Free access
in American Journal of Veterinary Research

Summary

The microvascular circulation of the descending colon was studied in 5 adult horses, using microangiography and light microscopy combined with gross studies and scanning electron microscopy of vascular replicas. After heparinization, horses were euthanatized, and 3 segments of the descending colon and its mesentery containing 1 vascular arcade were removed from each horse. The fecal balls were gently massaged from the lumen, and the blood was flushed free of the circulation with isotonic NaCl.

In 5 segments, the vascular system was injected with a modified radiopaque medium and evaluated radiographically. Specimens examined radiographically also were prepared for histologic examination, using standard methods. Ten segments were injected with 1 of 2 types of plastics and studied grossly or by scanning electron microscopy.

Arcuate arteries gave rise to a descending colonic rete that surrounded the vein and supplied numerous descending colonic lymph nodes. The rete also supplied the mesocolon and the descending colonic tissue. Short filamentous vessels arising from the rete directly penetrated the mesenteric tenia to supply an intermuscular plexus between the longitudinal and circular muscle layers of the muscularis externa. Larger vessels arising from either side of the rete divided into the long- and short-terminal arteries that supplied an extensive submucosal plexus, which was continuous around the circumference. The submucosal plexus supplied the mucosa, the tunica muscularis, and the serosa. Vessels running centrifugally from the submucosal plexus formed an intermuscular plexus between the longitudinal and circular muscle layers of the muscularis externa. The intermuscular plexus at the mesenteric angle also was supplied by vessels branching from the short-terminal arteries as they penetrated the muscularis externa. At the antimesenteric tenia, the submucosal plexus gave rise to larger vessels that formed a subserosal loop. From this loop, 5 vessels penetrated the longitudinal muscle layer to contribute to the intermuscular plexus. Vessels within the longitudinal and circular muscles of the muscularis externa ran parallel to the muscle fibers and, consequently, perpendicular to each other. Arteries supplying the mucosa penetrated the muscularis mucosa and branched into a capillary network at the base of the descending colonic glands. These capillary networks anastomosed with the networks around adjacent glands at the luminal surface, forming a honeycomb like pattern. Drainage was facilitated by more sparsely distributed venules that united with venules from adjacent areas and descended to the submucosal plexus. These veins were characterized by regular, helical, smooth muscle constrictions.

Free access
in American Journal of Veterinary Research

Abstract

Objective—To determine whether a customized solution could attenuate the effects of low-flow ischemia and reperfusion injury of the equine jejunum.

Sample Population—A segment of jejunum obtained from 21 healthy adult horses.

Procedure—A segment of jejunum was maintained in an isolated extracorporeal circuit, and arterial flow was reduced to 20% of baseline for 40 minutes (ischemia) followed by 60 minutes of reperfusion. In 1 group, a customized solution was infused at a rate of 1 ml/min during low-flow ischemia and 3 ml/min during reperfusion. In a second group, the solution was infused at the same rate during low-flow ischemia, but it was infused at a rate of 7 ml/min during reperfusion. Control groups received lactated Ringer's solution administered at the same rates as for the customized solution. Various metabolic, hemodynamic, histologic, and permeability variables were recorded.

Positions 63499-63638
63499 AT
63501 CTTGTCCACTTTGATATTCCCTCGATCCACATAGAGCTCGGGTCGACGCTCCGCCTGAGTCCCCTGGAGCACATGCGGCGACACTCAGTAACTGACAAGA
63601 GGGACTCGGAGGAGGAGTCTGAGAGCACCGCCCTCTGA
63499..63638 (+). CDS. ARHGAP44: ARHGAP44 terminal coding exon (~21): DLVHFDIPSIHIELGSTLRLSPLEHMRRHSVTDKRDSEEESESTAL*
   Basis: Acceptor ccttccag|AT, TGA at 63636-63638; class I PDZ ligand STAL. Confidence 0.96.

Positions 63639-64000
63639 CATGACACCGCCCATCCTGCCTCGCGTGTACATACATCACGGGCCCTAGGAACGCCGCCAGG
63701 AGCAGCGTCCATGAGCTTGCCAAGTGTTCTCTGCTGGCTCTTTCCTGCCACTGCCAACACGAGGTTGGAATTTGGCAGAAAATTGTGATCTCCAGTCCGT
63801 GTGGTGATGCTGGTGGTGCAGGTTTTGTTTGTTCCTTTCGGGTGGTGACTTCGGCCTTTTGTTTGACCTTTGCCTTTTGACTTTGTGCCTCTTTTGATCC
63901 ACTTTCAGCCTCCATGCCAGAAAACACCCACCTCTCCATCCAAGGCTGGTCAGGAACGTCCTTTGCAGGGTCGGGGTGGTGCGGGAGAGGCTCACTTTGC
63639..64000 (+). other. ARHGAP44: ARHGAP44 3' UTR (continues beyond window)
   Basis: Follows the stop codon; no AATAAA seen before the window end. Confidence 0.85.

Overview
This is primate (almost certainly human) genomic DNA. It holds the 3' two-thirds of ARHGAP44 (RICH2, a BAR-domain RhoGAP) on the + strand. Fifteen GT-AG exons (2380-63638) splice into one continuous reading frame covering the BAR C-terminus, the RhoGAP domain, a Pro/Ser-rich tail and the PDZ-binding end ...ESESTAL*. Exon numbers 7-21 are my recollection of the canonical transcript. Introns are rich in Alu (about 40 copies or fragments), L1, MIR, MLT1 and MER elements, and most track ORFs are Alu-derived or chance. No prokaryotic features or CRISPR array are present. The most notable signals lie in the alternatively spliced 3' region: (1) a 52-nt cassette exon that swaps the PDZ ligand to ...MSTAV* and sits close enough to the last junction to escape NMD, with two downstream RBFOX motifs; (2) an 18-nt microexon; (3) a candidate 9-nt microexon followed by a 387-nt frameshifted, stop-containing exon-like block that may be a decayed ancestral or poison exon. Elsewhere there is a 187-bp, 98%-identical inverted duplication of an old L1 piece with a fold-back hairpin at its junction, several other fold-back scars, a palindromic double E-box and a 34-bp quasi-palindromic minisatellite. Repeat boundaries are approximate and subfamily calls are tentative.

Results—A lower flow rate during reperfusion (3 ml/min) had a beneficial effect, compared with lactated Ringer's solution or the higher flow rate (7 ml/min). Use of the solution at this rate resulted in less histomorphologic injury and reduced mucosal permeability to albumin.

Conclusions and Clinical Relevance—Use of a customized solution at a lower flow rate during repurfusion appeared to have a protective effect on equine jejunum when administered IV during low-flow ischemia and reperfusion. (Am J Vet Res 2001; 62:1679–1686)

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in American Journal of Veterinary Research

Abstract

Objective—To evaluate the efficacy of intraluminal administration of a customized solution during low-flow ischemia and reperfusion in the jejunum of horses.

Sample Population—Segments of jejunum obtained from 13 healthy adult horses.

Procedure—In isolated segments of jejunum maintained in an extracorporeal circuit, arterial flow was reduced to 20% of baseline for 40 minutes (ischemia) followed by 60 minutes of reperfusion. In 2 groups, a customized solution (concentrations, 12.5 and 25%, respectively) was placed in the lumen prior to lowflow ischemia and maintained during reperfusion. The control group received intraluminal lactated Ringer's solution for the same duration. Various metabolic, hemodynamic, histologic, and permeability variables were recorded.

Results—The 12.5% solution resulted in less histomorphologic injury and reduced mucosal permeability to albumin, compared with the 25% solution and the lactated Ringer's solution. Morphologic injury and permeability were reduced in tissues that received the 25% solution, compared with the control group, but this difference was not significant.

Conclusions and Clinical Relevance—Use of a 12.5% customized solution appeared to minimize injury in the isolated extracoporeal jejunal loop, which provides some indication that it might be useful in clinical situations. (Am J Vet Res 2002;63:1389–1394)

Full access
in American Journal of Veterinary Research

Abstract

Objective—To determine the role of nitric oxide and an apamin-sensitive nonadrenergic noncholingeric inhibitory transmitter on contractility of the ventral colon of horses.

Sample population—Strips of the circular and longitudinal muscle layers and taenia of the ventral colon from 14 horses.

Procedure—Muscle strips were suspended in tissue baths and attached to force transducers. Contractile activity of circular, longitudinal, and taenia muscle strips in response to electrical field stimulation was measured after addition of apamin and a nitric oxide inhibitor, N-nitro-L-arginine methyl ester (L-NAME).